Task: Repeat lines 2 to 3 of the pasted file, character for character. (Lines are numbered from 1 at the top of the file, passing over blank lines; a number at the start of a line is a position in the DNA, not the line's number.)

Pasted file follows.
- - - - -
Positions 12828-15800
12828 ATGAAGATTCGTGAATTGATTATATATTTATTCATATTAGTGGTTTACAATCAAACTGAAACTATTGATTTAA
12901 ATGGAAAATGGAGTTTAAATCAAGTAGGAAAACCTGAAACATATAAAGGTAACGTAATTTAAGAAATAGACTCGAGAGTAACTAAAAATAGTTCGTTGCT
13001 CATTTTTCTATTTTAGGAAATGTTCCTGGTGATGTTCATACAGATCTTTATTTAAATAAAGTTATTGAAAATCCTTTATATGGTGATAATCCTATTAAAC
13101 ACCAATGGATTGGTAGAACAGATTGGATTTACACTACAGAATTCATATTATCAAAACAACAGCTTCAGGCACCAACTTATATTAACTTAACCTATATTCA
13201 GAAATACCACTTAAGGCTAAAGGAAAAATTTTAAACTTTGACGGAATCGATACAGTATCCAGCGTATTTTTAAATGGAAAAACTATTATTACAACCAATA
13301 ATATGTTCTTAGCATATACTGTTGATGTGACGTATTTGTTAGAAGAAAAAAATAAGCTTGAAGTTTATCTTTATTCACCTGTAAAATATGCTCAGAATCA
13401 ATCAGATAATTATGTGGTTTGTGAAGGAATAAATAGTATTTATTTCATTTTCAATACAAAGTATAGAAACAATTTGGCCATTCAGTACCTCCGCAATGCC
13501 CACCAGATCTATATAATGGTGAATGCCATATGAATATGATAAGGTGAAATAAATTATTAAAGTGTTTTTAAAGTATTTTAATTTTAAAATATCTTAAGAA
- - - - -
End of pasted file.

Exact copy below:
12828 ATGAAGATTCGTGAATTGATTATATATTTATTCATATTAGTGGTTTACAATCAAACTGAAACTATTGATTTAA
12901 ATGGAAAATGGAGTTTAAATCAAGTAGGAAAACCTGAAACATATAAAGGTAACGTAATTTAAGAAATAGACTCGAGAGTAACTAAAAATAGTTCGTTGCT